Rycote also housed a Substantial Library. The 1780 Catalogue Lists 350 Printed Books. Another Catalogue, drawn up in 1801 lists over 1,000 titles. The Books in both Catalogues range in date from 1506 to 1788. The earliest Publication is a 1506 Commedia di Dante; 531 of the Books were published prior to 1700. The Catalogues contain nothing regarding their Provenance, making it impossible to discern the Collection‟s Creator or Creators. In addition to the Books, we also possess evidence of a small Manuscript Collection. The 1780 Catalogue Lists 2 Manuscripts. The 1st is a Vellum Manuscript of the Middle English Poem ‘Pearce Plowman‟s Visions.’ Its date is not given and it does not appear in the 1801 Catalogue. The 2nd Manuscript is ‘Collections out of the Journals of the House of Lords.’ Its date & purpose is unclear. Three similar Manuscripts and an undated Treatise of Nobility are listed in the 1801 Catalogue. It also Lists ‘Beda de Imagine Mundi‘. Again no date is provided. A Manuscript bearing the same Title is listed in a Catalogue, probably of 1366, of the Carmelite Friary at Hulne. The exact same Title is also found in a 13thC Manuscript in the Library of Exeter Cathedral. K W Humphreys argues that this Work has been misattributed to Bede and is actually Honorius Augustodunensis’s Imago Mundi. A further 3-Manuscripts, not recorded in either Catalogue, are known to have been at Rycote. A 14thC Cartulary of Abingdon Abbey was in the possession of Henry, 1st Baron Norris of Rycote, in 1594. Lambrick & Slade suggest that Norris acquired it through his Purchase of the Manor of Cumnor, a former Abbey possession. Alternatively, it may have come to Rycote through John, Baron Williams of Thame, whom in 1538 was involved in the Abbey‟s Dissolution. H E Salter mistakenly claimed that this Cartulary was destroyed on the 1807 Bonfire.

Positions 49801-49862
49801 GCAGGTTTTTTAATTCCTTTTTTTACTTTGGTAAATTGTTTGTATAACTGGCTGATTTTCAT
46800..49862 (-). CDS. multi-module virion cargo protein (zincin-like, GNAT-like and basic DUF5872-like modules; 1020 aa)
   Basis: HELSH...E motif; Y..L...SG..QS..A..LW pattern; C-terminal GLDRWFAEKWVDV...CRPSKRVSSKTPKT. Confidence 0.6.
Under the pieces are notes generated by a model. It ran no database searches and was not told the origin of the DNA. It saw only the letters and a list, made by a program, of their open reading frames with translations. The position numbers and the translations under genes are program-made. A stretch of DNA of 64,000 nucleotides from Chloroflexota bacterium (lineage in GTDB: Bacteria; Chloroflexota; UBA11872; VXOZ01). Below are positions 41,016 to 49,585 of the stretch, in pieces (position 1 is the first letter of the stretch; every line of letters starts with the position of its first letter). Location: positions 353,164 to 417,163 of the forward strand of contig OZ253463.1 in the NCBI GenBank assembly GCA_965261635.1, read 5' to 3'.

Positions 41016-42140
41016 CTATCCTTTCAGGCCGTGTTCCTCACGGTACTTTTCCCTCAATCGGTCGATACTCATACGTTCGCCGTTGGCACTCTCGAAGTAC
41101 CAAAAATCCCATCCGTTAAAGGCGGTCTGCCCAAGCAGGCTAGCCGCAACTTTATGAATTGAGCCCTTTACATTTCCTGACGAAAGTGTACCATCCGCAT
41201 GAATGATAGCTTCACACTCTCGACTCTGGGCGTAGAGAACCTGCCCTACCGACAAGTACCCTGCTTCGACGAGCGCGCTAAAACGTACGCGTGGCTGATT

Thomas Hearne recorded in his Diary on 3rd March 1733 that the 2nd Earl of Abingdon possessed a Cartulary of Notley Abbey at Rycote. When it came to Rycote is unclear, but in 1610 it was owned by Sir John Dormer. H E Salter also claimed this Cartulary was destroyed on the Bonfire. There is no evidence of its survival. The final Manuscript cited at Rycote is an Address made to Elizabeth I, probably during her 1566 visit to Oxford University. A copy of the Manuscript, now in the Bodleian, bears an annotation that it was made from the original at Rycote in 1576. The House that has been, so far, may have been very much a Georgian Creation. The complicating Factor is that on the Night of 11th and the morning of 12th November 1745, Rycote was engulfed by a Fire. The Fire is said to have started in the Kitchens and consumed much of the Building. We can only speculate on what the Losses inside the Mansion may have been. Rebuilding work appears to have commenced shortly before January 1747.